FOLLOWING two consecutive months of falls, the number of dwellings approved in February 2013 increased by 3.1 per cent, in seasonally adjusted terms, according to the latest data released by the Australian Bureau of Statistics (ABS) last week.
Dwelling approvals increased for the month of February in South Australia (23.0 per cent), Western Australia (5.3 per cent), Queensland (3.8 per cent) and Victoria (0.3 per cent) but decreased in New South Wales (-7.7 per cent) and Tasmania (-5.8 per cent), in seasonally adjusted terms.
In seasonally adjusted terms, approvals for private sector houses rose 0.5 per cent in February. Private sector house approvals rose in South Australia (9.9 per cent), New South Wales (7.8 per cent) and Victoria (6.3 per cent) but fell in Queensland (-7.7 per cent) and Western Australia (-6.4 per cent).
The value of total building approved fell 3.1 per cent in February, in seasonally adjusted terms, following an upwardly revised increase of 7.0 per cent in January. The value of residential building rose 2.5 per cent while non-residential building fell 11.0 per cent.
Despite the positive result, Master Builders Australia said the headline increase in dwelling approvals provides a false picture of a housing recovery, with the seasonally adjusted figures buoyed by an unusually high public sector housing figure.
Peter Jones, Master Builders Australia's Chief Economist, welcomed the improvement, but said a negative trend has emerged in the 'other' dwellings sector (units and apartments), with a 2.4 per cent decrease in February.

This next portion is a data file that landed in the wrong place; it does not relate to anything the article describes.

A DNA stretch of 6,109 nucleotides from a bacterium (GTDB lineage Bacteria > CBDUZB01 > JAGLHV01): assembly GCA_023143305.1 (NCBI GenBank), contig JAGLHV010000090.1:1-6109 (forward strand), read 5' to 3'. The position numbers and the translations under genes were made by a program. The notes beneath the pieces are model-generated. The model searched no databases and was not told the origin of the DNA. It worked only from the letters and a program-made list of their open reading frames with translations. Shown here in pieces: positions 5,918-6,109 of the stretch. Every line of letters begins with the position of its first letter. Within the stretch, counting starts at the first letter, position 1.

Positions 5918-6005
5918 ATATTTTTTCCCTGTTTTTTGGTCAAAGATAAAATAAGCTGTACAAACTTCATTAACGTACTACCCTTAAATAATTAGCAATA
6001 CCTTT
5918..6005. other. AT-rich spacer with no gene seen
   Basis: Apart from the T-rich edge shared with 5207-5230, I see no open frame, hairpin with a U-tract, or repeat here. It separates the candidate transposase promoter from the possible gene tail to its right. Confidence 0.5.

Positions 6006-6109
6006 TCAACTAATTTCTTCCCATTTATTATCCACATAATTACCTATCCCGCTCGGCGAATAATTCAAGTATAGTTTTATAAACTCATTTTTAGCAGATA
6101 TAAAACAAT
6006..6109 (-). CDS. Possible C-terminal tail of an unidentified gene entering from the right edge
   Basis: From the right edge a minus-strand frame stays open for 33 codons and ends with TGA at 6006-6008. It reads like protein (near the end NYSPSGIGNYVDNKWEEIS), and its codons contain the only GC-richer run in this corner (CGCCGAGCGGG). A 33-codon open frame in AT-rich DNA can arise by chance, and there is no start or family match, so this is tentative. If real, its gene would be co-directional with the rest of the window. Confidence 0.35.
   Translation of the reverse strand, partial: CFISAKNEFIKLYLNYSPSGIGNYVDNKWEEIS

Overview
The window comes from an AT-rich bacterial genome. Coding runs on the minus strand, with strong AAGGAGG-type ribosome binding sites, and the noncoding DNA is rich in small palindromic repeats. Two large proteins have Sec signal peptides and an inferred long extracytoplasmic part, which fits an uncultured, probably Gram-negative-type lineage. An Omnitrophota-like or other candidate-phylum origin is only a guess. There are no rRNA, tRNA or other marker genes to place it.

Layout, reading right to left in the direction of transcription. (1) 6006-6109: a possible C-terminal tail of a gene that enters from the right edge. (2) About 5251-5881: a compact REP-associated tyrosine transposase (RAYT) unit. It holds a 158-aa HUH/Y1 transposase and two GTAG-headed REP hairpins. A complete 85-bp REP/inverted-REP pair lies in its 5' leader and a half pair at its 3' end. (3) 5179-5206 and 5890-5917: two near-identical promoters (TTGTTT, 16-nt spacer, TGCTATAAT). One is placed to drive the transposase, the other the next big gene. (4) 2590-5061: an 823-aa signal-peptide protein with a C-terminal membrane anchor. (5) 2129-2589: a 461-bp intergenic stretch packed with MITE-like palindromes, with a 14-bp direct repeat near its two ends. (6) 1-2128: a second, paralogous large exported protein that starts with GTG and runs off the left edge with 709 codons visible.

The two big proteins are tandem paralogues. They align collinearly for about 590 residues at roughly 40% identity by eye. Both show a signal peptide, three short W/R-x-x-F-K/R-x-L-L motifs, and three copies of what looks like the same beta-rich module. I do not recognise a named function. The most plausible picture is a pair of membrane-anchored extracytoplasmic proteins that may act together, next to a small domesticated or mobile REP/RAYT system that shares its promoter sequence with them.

"The overall negative trend in approvals is very worrying for builders. Despite green shoots and early signs of a recovery, momentum has failed to build," Mr Jones said.
"The industry had been hoping for a much stronger recovery to take hold and the feedback from builders is that conditions are still very tough."
Housing Industry Association (HIA) Economist, Geordan Murray, said that with indicators of consumer sentiment having improved over recent months, the latest building approvals data may be an early sign that this improved sentiment is flowing through to activity on the ground.
"After two consecutive months where approval numbers slipped back it is pleasing to see a material improvement in February," Mr Murrary said.